Fashioning Nationalism: The Mitsukoshi Times, Its Imagined Community, and the Evocation of Nationalist Ideologies on Women’s Kimono Textiles in the Early Twentieth Century

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bush_fashioningnationalism.pdf

Citation

Bush, Sarah, “Fashioning Nationalism: The Mitsukoshi Times, Its Imagined Community, and the Evocation of Nationalist Ideologies on Women’s Kimono Textiles in the Early Twentieth Century,” Scholar@Simmons, accessed April 4, 2020, https://beatleyweb.simmons.edu/scholar/items/show/332.

Title

Fashioning Nationalism: The Mitsukoshi Times, Its Imagined Community, and the Evocation of Nationalist Ideologies on Women’s Kimono Textiles in the Early Twentieth Century

Creator

Bush, Sarah

Date

2018

Description

This thesis brings together the fields of Japanese women’s dress, consumption, and media to examine how the Mitsukoshi Department Store evoked and produced gendered nationalism through its textile designs in the early twentieth century. One of Mitsukoshi’s strategies for promoting their new designs was the department store’s public relations periodical, the Mitsukoshi Times. This combination mail-order catalog and magazine, published monthly from 1908-1914, created an imagined community of readers and customers. The members of this community in turn placed their trust in the store when Mitsukoshi developed new styles and textile designs. However, the Mitsukoshi Department Store produced designs for women’s kimono and obi textiles that had clear connections to national essence, renovationist, and gendered nationalism. The textiles’ relationships to nationalist ideologies can be seen through the seemingly idyllic historical time period their designs evoke as well as the meanings associated with particular motifs. Accordingly, we can understand that women themselves, wearing kimono with designs that evoked nationalist ideologies as part of an ostensible kimono revival, acted as the physical, living embodiments of traditional Japan that renovationist and national essence nationalisms promoted. As the bearers of tradition, the bodies of women in these kimono became commodities of nationalism as much as the textiles themselves were was in the pages of the Mitsukoshi Times.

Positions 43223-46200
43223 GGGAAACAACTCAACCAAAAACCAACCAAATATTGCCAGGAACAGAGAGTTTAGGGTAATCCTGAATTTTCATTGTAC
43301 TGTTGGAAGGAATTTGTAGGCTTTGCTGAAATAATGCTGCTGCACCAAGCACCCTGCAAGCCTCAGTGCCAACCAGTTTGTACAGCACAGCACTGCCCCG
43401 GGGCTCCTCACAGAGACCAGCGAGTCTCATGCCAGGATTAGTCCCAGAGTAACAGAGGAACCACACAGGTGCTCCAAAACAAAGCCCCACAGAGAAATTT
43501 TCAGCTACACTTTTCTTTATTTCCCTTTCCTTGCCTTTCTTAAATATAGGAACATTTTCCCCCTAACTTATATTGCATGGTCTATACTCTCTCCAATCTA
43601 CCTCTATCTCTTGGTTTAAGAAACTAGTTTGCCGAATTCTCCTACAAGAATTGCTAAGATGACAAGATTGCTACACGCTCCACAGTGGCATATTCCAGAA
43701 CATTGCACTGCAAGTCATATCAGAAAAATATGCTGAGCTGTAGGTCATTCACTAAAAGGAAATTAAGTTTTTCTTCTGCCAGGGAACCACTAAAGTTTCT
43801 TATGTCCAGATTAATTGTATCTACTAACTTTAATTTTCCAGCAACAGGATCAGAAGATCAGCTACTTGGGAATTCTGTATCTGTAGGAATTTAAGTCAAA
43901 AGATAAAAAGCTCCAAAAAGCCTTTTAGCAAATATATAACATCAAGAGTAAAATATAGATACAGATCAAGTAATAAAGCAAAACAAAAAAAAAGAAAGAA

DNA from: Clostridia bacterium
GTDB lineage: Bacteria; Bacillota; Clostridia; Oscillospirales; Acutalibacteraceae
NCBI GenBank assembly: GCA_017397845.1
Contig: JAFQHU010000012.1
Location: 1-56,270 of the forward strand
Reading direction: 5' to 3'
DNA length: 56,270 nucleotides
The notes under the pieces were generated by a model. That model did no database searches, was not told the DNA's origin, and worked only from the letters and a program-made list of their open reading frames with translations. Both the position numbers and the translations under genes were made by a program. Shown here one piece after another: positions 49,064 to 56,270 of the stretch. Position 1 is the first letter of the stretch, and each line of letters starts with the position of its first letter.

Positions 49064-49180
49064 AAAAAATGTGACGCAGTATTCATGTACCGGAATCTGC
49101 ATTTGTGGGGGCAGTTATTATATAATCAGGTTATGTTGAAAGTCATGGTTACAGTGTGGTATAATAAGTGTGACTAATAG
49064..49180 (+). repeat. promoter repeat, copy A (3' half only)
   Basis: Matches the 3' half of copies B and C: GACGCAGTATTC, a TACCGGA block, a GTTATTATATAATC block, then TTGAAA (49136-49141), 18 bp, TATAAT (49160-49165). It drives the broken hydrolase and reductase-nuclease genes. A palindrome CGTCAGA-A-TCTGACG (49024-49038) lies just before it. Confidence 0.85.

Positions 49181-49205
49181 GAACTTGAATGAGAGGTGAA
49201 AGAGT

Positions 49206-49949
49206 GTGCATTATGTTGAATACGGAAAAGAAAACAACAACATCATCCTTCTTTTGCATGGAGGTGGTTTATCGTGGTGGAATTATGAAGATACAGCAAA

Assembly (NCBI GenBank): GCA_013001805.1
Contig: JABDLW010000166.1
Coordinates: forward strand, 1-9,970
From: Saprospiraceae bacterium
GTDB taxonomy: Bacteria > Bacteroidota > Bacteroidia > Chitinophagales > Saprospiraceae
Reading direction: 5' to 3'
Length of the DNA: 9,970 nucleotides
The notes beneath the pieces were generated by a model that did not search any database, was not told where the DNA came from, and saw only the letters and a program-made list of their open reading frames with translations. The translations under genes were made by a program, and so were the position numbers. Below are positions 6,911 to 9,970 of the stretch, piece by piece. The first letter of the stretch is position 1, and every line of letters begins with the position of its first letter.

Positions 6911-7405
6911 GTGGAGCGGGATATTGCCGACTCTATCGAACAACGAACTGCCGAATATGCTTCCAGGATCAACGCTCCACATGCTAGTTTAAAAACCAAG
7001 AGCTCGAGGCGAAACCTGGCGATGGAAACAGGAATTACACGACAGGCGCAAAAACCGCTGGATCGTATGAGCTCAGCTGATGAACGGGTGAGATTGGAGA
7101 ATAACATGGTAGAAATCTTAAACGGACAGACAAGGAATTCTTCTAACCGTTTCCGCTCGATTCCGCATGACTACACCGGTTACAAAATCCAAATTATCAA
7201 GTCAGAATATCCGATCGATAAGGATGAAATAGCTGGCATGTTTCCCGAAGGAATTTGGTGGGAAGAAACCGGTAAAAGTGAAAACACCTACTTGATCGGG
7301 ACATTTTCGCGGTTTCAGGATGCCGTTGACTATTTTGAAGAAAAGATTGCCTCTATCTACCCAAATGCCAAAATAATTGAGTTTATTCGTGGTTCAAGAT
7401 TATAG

Publisher

Simmons College (Boston, Mass.)

Format

1 PDF (83 Pages)

Language

English

Type

Masters Theses